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DNA polymerase

An enzyme involved in the production of a new nucleotide strand to form a new DNA double helix.

DNA helicase

An enzyme which unzips the hydrogen bonds between the two strands of DNA during DNA replication.


The transfer of characteristics from parents to children through their genes.

DNA ligase

An enzyme which is involved in DNA replication by catalysing the formation of phosphodiester bonds.


The male sex cell or gamete. The full name is spermatazoan, abbreviated to sperm cell or sperm.

DNA replication

Sleeping baby

Every cell of this baby contains an exact copy of the DNA from the original fertilised egg.

The ability of the DNA molecule to make exact copies of itself is what makes it ideal as the molecule of inheritance. DNA replication allows all of the cells of your body – all produced from the original cell formed when an ovum and a sperm met – to carry the same genetic information. The importance of enzymes such as DNA helicase, DNA polymerase and DNA ligase for life on earth cannot be overestimated. Look at the diagram below to see how this elegant process happens, and follow it through in the animation which follows.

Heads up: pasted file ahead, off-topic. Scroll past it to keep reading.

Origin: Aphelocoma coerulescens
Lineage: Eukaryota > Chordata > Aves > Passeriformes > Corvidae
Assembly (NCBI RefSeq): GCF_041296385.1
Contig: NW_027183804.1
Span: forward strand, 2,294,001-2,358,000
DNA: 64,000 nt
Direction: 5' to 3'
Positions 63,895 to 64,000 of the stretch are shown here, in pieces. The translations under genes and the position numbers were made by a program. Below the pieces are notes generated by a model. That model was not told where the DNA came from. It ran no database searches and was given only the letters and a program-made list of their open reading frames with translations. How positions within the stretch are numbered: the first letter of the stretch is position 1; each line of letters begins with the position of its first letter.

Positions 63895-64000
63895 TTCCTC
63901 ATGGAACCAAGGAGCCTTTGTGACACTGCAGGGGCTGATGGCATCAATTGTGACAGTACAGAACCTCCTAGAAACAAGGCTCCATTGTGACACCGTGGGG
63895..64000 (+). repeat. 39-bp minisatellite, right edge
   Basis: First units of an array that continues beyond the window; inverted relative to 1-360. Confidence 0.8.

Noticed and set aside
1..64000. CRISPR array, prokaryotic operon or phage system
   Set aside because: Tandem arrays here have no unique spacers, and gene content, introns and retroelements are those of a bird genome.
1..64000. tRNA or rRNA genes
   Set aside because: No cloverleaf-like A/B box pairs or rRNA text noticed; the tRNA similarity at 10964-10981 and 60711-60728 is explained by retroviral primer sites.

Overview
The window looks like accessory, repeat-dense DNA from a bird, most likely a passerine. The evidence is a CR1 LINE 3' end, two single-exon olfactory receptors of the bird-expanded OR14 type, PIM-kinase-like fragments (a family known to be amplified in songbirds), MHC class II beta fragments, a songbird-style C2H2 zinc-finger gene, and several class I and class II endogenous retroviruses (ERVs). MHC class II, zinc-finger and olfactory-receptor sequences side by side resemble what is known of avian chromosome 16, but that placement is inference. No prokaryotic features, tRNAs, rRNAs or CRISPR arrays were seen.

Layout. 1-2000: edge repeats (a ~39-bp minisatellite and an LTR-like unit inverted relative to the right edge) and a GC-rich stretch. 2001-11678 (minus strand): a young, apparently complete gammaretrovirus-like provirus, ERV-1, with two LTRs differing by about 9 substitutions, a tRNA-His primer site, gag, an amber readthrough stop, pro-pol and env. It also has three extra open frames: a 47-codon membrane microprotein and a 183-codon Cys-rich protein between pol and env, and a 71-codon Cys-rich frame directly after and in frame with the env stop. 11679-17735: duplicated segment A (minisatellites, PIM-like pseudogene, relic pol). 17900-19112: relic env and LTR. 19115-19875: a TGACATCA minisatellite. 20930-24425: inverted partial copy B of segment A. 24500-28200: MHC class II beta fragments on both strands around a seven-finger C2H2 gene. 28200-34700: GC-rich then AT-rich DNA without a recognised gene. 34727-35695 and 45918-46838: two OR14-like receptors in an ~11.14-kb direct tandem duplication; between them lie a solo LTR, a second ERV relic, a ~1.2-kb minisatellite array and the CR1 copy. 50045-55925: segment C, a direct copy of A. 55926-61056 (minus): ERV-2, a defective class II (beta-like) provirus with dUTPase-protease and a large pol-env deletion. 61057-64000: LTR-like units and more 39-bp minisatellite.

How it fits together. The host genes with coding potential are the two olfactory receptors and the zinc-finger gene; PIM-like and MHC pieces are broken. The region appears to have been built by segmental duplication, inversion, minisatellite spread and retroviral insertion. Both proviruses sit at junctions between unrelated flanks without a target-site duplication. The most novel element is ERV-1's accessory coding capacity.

DNA replication

DNA replication

For some years after the structure of the DNA double helix had been worked out, scientists argued about how DNA replicated itself. There were two main theories:

  • Conservative replication, which assumed that the original DNA double helix remained intact with new strands forming on the outside
  • Semi-conservative replication, which assumed the original strand opens up and each new helix contains one old and one new strand of DNA

The arguments were finally settled by Matthew Meselson and Franklin Stahl in a series of experiments which are best seen in action (click here to view animation).

DNA replication experiment

This classic experiment showed scientists exactly how DNA replicated